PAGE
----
Sir Roger Really Does Go to Switzerland

Chapter Twenty-Seven

Sir Roger Really Does Go to Switzerland.

This adding on a hundred doesn't work at all; I am merely in despair that after so many chapters I am so little advanced with Our Story. (Yes, Our Story, Lionel, sweet boy! never forget; this is Our Story.)

You may well ask why this insistence on Sir Roger's visit to Switzerland. As you point out, he had been there already, and to France too, as a mere boy; and he had been all over Wales and Scotland even to Skye — and what they did tell him in Glasgie, I'd be ashamed to tell you — and in the English Lakes, and climbed all the mountains, and broke all the records — Direct Climb of Mickledoor, first solitary Descent of the North Face of the Pillar Rock, first solitary ascent of Kenn Knotts Chimney, Twyll-Du, and dozens of other; yet I never said a word about it.

(Well, never mind that, says you: let's hear about the Glasgow business.)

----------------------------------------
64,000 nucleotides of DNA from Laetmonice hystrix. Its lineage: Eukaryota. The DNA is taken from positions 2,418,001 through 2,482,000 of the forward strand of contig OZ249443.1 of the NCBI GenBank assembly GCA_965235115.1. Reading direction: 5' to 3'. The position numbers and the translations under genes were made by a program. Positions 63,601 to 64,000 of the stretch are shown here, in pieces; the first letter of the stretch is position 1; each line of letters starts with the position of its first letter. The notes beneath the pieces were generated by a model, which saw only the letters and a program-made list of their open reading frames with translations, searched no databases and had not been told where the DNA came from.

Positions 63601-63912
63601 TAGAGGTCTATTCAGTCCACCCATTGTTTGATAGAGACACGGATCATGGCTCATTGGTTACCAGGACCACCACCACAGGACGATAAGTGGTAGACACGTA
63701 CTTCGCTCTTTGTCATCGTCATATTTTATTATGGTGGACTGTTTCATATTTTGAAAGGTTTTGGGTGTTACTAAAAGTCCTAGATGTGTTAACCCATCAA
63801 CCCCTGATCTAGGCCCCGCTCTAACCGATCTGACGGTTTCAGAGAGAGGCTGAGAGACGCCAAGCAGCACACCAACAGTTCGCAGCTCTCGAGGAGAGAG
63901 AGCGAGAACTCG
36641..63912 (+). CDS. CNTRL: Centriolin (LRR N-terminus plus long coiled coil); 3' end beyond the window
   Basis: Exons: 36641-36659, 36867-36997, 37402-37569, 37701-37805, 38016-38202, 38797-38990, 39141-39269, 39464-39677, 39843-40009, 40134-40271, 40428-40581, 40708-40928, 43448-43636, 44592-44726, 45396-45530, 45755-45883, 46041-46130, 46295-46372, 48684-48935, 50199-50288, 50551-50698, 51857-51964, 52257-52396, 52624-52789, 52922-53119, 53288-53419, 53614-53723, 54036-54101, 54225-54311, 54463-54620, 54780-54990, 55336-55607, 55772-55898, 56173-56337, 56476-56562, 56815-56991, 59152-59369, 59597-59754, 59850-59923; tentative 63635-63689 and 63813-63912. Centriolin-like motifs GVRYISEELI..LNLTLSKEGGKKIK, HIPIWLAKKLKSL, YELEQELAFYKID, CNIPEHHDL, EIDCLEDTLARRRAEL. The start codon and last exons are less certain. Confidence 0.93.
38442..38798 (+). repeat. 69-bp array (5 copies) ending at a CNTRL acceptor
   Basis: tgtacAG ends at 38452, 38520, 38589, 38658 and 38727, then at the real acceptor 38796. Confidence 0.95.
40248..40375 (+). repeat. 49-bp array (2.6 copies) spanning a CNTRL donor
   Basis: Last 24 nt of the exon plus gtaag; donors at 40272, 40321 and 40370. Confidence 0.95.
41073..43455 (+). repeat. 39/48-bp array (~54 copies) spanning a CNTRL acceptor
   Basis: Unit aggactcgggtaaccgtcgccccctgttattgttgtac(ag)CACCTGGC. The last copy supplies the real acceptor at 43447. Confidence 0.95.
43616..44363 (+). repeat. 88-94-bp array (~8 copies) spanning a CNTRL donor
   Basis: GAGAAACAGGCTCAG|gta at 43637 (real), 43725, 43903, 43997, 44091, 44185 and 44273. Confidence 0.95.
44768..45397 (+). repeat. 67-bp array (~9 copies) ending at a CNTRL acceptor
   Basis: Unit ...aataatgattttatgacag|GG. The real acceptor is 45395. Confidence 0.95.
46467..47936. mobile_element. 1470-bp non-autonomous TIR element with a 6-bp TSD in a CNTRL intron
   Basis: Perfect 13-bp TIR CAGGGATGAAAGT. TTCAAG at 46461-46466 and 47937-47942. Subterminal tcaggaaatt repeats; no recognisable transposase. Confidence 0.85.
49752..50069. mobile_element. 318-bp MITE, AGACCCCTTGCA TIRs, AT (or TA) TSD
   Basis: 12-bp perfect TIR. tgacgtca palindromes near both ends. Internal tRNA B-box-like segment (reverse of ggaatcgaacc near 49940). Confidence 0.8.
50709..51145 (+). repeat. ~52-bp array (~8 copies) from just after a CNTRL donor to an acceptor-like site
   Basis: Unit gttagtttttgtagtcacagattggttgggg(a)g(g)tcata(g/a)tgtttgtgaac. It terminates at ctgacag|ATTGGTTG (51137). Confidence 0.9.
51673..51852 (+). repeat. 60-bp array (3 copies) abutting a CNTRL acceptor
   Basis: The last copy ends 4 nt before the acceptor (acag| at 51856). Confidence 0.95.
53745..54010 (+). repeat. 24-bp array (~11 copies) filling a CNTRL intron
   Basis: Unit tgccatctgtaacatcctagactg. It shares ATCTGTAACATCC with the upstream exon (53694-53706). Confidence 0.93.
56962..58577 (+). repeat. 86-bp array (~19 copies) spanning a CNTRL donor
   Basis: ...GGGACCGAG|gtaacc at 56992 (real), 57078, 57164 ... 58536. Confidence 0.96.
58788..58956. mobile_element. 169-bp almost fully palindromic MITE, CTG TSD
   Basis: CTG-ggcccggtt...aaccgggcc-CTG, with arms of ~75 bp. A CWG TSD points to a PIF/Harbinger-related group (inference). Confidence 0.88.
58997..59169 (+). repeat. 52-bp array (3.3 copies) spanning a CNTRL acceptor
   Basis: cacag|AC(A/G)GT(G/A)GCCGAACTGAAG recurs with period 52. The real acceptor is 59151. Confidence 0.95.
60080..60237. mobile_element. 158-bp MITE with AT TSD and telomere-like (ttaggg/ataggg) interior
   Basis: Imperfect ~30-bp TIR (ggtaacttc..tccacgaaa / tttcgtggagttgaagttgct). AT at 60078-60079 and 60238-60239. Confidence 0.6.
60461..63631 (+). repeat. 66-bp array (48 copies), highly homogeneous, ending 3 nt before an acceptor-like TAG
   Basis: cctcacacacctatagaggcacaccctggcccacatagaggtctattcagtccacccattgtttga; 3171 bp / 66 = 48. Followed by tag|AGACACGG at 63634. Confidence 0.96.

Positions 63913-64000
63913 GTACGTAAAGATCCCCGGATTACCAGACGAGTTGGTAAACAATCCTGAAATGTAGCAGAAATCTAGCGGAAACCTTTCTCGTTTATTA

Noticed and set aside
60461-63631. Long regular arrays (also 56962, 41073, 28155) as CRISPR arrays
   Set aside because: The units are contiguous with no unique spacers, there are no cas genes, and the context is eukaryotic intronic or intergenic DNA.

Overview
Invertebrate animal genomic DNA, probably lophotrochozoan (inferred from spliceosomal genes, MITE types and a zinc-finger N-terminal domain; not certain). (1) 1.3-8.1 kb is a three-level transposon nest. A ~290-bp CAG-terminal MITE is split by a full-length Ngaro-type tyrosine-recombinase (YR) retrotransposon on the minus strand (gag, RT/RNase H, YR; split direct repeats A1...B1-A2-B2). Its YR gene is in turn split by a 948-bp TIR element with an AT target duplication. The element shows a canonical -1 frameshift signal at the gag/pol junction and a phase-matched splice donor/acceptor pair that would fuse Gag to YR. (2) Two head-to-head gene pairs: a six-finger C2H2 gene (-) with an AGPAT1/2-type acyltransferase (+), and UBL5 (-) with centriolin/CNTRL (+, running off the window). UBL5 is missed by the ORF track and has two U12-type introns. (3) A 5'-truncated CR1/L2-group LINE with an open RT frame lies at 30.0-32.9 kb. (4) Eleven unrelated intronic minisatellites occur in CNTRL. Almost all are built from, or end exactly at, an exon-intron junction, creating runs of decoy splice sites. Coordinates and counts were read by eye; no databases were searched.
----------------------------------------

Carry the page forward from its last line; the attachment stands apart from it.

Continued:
Well, it came indirectly only on Sir Roger; the foot of the trouble was Cardinal Mentula. For that most learned and most subtle prelate had not yet found how to spend his evenings. When he got up every morning, he was still content to leave himself (in a manner of speaking) in the hollow of Sir Roger's hand as far as amusement was concerned. Happy indeed were the hours that he spent! But 'o nights, no! He was of the secret service, may be; he loved to seek out things usually hidden — the Good, the Beautiful, and the Trou, as he never wittily observed. For he never spoke — 'twas against his vow of silence — though paradoxically, he was easily brought to con-fesses. (I abhor these Ente;'nte puns, don't you?) So in Glasgow his idea was to relieve the necessities of the poor, and he would go out slumming with Sir Roger and the rest of the gang. I can see them now, the good knight as almoner with two shillings extracted from an indulgent mother and his purse full to bursting (that reads funnily, but it's quite all right), the Cardinal leaping and dancing and thumping before him all down the street, brave Coglio and gay Cojone as eager as you wish, and Porphyria Poppoea following discontentedly in the background, sulking, hidden in her cushions, and probably muttering to herself. Damn it! she was right always, that girl! If Sir Roger had only taken her advice all through, this would not have been so tragic a story. She was a good friend, if ever a man had one! But that pugnacious little devil of a dwarf, he was for ever getting his ward into trouble. His only idea seems to have been to spend, and spend, and spend; bad for him, and worse for Sir Roger, who lost wealth and health in humouring his caprices, and had nothing much but a hell of a good time to show for it. Well, down Sauciehall Street they go, the crowd of them, and the devil patron Saint of Glasgow) knows where else. And the result is that poor God-damned Cardinal Mentula — wished. What did poor God- damned Cardinal Mentula wish? Poor God-damned Cardinal Mentula wished that he could say with Saint Peter that he had toiled all night and had caught nothing. Oh yes! He was converted to the doctrine of Heraclitus πάντα ῥεῖ. When somebody said “Das Ewig Weibliche zieht uns hinan” his unspoken comment was “More German Schrecklichkeit!” He would deliberately mistranslate “Ab ovo usque ad mala” and “Mulier desinit in piscem”. To him “Nemo sapit omnibus horis” seemed like an Accusing Voice. Every morning he awoke to the battle-cry of Sursum Chordee (have I got that Latin right?) and if he was a dwarf before, he was now twisted and deformed to excite the pity of a pirate or an evangelical clergyman. By the Fallopian Tubes of Saint Theresa, God bless her, the dainty little mystic! I tell you honestly as man to man, he could hardly read a poem without feeling that the bard was laughing at him. “Men may come and men may go, But I flow on for ever” sounded like sarcasm. He hated the very name of Rupert Brooke. You see the whole catastrophe came on him like a thunder clap; and bless my psyche! if I haven't forgotten to tell you what it was. (Loud applause.)


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